Student Ud Madeiro Pereira (16), who lives on a farm on the outskirts of the city of Cascavel in Ceará, observed that many rural workers living near him had difficulty achieving good productivity when ploughing their fields due to a lack of adequate machinery—the majority did not have the resources to buy or rent tractors or sowers and thus had to plough and plant with their bare hands. A Grade 10 student from the Edson Queiroz State School of Professional Education, Pereira proposes a solution. He developed, in partnership with his classmates Jamilly Lima and Ana Beatriz Fonseca, a small robot with wheels—that runs on solar energy and is controlled by an Arduino automatic platform—capable of running over the soil and applying seeds at a velocity of 3 kilometers per hour. “We built a system that can define the quantity of seeds planted and the distance between them,” says Pereira.
With a cost of about R$3,500, the prototype used scrap metal from cars and motorcycles as well as notebook batteries. It was called Vespertílio, referencing a type of bat known to disperse the fruit seeds it feeds on. Project supervisor, Thayane Rabelo Braga Farias, professor of food engineering and of the farming technical program at the state school, found the idea so interesting that she registered the robot for the Solve for Tomorrow award, a global initiative of Samsung that is focused on public high school students throughout Brazil that create solutions to local problems. The innovations recognized by the award must be the result of scientific experiments or technologies as well as generate real benefit to society.
The robot created by Pereira attracted the attention of the judges’ panel and won first place in the 2020 award selection, announced in November during an online event due to the pandemic. In addition to the top three selected by the judges’ panel, another three were selected by popular vote—all of which were part of the top 10 finalists who received Samsung products, such as notebooks, tablets, and cell phones. “The young people from Cascavel perceived a problem in local work conditions and developed a sustainable piece of machinery, made of recycled materials, such as car and motor parts,” explains Isabel Costa, manager of corporate citizenship for Samsung Brasil. The project had already attracted their attention prior to granting the award. In partnership with friends from his city who are engineers, the student created a company to build the sowing robot in higher volumes. The project was accepted in the selection process for the startup accelerator of the government of Ceará. “We will likely spend several weeks in Fortaleza working on the project and the rest will be done via videoconference,” says Pereira. When asked, he said he does not consider himself too young to be an entrepreneur. “We have a good project, that is both social and sustainable, and that can improve the lives of many people.”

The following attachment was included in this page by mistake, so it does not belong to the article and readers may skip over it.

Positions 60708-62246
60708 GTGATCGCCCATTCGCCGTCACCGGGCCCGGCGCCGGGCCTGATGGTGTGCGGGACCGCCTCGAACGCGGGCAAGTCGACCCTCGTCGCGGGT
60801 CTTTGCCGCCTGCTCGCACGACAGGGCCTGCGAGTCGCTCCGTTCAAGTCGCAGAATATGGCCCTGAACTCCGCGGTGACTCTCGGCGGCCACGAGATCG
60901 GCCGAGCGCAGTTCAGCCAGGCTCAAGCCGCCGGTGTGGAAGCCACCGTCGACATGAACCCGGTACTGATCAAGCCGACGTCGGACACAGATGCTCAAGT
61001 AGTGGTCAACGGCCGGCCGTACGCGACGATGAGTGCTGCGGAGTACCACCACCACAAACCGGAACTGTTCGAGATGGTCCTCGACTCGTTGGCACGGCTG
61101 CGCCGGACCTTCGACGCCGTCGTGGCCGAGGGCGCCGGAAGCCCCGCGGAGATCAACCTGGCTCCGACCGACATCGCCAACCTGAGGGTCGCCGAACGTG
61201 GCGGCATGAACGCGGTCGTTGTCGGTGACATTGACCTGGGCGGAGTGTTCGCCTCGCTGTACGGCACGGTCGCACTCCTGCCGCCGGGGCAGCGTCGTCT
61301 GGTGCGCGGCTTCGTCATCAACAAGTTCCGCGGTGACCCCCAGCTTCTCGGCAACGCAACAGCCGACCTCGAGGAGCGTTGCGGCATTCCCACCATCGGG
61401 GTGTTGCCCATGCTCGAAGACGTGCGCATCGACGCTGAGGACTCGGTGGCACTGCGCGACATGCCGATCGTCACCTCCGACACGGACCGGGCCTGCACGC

The Solve for Tomorrow award was launched by Samsung in 2010, initially as a pilot project targeting students in the United States. In 2014, the award was brought to Brazil through a partnership with the Center for Studies and Research in Education, Culture and Community Action (CENPEC), a not-for-profit organization with headquarters in São Paulo and which supports the improvement of public education. “Competitions, such as Solve for Tomorrow, have the power to create interest in science and stimulate the use of logical reasoning, which is fundamental for adolescent development,” confirms Ana Cecília Chaves Arruda, coordinator of programs and projects for CENPEC and technical supervisor of the award.
One of the objectives of the initiative is to inspire teachers in the areas of natural sciences, mathematics, and technology who mentor student projects. On the award’s portal, there is a “teacher’s room,” with courses and guidelines to connect projects with the school curriculum. A database of educational techniques, comprised of projects completed in previous editions, also helps to guide students. Samsung even offers the public another free technology education platform, Code IoT, with six online courses about activities and things related to programming and basic electronics, with six weeks of online training.
Last year, students from schools in the Northeast were among the finalists. “It was a coincidence. There are young people with immense capacity in every corner of the country,” confirms Arruda. One of the winners of the popular vote was a project by student Thafynys de Santana Melo of Ipojuca in the interior region of Pernambuco. She and four classmates got together to create a bio-repellent to be used in electric diffusors. “In the region, there are many cases of dengue, zika, and chikungunya—transmitted by insects—and few have the means to buy repellent,” says Thafynys, 16 and a Grade 10 student. “My brother was hospitalized at 13 years of age because of dengue and my family was really scared,” she shares.